Sharks: Survival of the Fittest

Did you know sharks predate dinosaurs by 200 million years? Learn how these predators have survived for so long!

Published July 26, 2017

A prehistoric marine reptile known as Plesiosaurus dolichodeirus and prehistoric sharks in the Hybodus genus were just two types of marine animals that thrived in the ocean during the Jurassic period.

dinosauar-shark-comparison-graphic

Plesiosaurus dolichodeirus was one of the largest animals in the ocean, growing up to 11 feet long. Hybodus species resembled modern-day sharks, but had a sharp blade in front of their dorsal fins to fend off predators. Both animals hunted small marine animals and lived in shallow water.

About 250 million years ago, plesiosaurus dolichodeirus and many other animals went extinct—but Hybodus species didn't. So how did these two similar animals meet two different fates?

During the first major extinction event, Hybodus species adapted to survive. Hybodus species and other shark species swam to deeper parts of the ocean and adopted a more flexible diet, and eventually evolved into the modern-day sharks we’re familiar with today. Plesiosaurus dolichodeirus continued to live in shallow waters, but temperatures close to the surface rose rapidly. The warmer climate drove Plesiosaurus dolichodeirus and much of its prey to extinction.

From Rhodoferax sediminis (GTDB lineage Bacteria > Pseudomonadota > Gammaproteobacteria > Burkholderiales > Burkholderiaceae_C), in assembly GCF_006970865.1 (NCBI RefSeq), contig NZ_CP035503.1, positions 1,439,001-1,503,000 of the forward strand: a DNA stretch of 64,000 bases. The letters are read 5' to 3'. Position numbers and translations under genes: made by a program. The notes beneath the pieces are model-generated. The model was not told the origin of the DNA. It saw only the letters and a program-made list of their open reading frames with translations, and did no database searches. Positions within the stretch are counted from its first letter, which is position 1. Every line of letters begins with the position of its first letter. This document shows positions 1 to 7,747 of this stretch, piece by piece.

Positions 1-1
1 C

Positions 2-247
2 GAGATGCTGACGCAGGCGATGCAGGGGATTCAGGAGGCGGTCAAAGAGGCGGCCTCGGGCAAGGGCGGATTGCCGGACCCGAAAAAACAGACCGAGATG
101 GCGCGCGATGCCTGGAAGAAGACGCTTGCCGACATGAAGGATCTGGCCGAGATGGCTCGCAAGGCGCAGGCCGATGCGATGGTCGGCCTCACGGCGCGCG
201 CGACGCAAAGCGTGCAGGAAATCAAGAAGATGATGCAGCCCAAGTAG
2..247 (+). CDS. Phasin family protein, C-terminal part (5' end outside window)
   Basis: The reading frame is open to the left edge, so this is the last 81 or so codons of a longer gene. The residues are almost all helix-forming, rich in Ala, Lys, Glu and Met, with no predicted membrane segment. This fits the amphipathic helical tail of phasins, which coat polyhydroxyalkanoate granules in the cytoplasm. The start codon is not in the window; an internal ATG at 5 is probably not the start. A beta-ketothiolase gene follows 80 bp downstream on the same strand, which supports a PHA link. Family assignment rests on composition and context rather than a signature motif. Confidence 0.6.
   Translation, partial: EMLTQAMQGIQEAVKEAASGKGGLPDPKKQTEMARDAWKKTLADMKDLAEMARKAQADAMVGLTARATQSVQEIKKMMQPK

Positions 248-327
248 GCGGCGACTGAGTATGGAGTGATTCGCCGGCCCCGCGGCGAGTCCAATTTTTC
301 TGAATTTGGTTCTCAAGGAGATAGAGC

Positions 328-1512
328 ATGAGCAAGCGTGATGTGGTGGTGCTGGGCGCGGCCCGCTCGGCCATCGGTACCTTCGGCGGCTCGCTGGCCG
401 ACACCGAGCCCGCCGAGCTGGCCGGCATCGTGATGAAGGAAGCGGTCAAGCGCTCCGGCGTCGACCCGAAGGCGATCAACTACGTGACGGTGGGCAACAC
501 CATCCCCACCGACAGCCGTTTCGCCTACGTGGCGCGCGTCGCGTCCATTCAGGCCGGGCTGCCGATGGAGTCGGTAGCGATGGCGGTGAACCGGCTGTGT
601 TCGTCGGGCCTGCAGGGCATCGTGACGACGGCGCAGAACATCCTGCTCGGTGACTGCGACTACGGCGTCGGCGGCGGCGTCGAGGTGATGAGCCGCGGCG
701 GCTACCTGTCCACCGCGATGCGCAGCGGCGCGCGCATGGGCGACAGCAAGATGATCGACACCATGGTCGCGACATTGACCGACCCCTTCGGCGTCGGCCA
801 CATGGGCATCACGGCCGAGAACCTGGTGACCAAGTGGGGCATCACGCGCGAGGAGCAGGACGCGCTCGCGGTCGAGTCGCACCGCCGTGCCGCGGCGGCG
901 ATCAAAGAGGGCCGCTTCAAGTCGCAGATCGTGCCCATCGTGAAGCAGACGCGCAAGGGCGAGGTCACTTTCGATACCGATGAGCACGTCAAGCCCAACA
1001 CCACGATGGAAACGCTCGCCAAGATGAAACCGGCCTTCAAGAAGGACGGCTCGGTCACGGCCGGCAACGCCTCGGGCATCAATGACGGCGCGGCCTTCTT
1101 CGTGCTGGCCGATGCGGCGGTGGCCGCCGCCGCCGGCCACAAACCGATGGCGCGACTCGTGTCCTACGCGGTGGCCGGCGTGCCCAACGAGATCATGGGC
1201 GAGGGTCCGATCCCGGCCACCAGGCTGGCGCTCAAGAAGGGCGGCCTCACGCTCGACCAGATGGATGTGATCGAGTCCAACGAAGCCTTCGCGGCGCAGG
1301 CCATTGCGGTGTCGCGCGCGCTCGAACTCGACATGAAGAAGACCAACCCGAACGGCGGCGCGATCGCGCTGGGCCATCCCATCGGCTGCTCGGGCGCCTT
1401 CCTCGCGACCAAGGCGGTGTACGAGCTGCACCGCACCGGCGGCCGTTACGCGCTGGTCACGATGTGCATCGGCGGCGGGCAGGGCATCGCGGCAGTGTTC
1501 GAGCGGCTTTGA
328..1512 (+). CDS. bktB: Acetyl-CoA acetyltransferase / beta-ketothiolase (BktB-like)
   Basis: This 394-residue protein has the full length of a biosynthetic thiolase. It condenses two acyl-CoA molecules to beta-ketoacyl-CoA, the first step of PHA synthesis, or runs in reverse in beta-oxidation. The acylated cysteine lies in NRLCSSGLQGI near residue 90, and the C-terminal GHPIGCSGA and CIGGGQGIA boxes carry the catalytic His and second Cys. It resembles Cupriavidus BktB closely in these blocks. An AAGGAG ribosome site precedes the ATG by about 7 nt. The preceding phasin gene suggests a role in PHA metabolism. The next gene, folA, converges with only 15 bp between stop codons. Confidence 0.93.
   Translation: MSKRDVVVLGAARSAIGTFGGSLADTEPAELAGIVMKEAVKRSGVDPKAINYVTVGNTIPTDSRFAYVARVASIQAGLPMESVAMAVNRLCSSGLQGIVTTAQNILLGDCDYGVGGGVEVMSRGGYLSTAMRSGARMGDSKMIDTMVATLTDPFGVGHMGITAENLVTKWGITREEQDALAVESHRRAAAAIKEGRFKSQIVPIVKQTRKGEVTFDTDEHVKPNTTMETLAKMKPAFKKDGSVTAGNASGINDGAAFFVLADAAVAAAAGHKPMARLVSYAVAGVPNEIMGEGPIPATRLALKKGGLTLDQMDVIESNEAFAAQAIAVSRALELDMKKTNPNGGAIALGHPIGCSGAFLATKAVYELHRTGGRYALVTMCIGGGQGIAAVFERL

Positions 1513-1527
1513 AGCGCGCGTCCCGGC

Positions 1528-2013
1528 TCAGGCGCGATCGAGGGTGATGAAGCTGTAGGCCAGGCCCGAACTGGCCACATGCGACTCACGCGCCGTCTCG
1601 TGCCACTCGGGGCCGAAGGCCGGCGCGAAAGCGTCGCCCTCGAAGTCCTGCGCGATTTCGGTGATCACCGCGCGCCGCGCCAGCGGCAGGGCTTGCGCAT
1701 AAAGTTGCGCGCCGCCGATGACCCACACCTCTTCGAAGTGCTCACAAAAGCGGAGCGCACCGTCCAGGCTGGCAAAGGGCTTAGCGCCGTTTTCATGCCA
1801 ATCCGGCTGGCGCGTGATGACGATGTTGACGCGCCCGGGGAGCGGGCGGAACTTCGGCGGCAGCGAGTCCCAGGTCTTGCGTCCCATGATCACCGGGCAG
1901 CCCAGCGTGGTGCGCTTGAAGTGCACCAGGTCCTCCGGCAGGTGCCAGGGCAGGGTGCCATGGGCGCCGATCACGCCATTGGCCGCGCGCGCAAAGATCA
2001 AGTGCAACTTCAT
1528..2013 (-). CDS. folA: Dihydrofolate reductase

See our sharks in action at aqua.org/live!

Previous Post

Featured Stories

Lox being released on the beach Animal Rescue Update: Lox Release

Earlier this week, National Aquarium Animal Rescue released a rehabilitated grey seal, nicknamed Lox, back into the Atlantic Ocean.

Read the full story

Duncan swimming in the Animal Care and Rescue Center Animal Care and Rescue Center: All Systems Go

The National Aquarium’s new Animal Care and Rescue Center is officially open.

Read the full story

Related Stories

You Asked, We Answered: Do Sharks Suffer from Cold-Stunning?

Published January 30, 2018

You Asked, We Answered: Do Sharks Make Noise?

Published November 08, 2017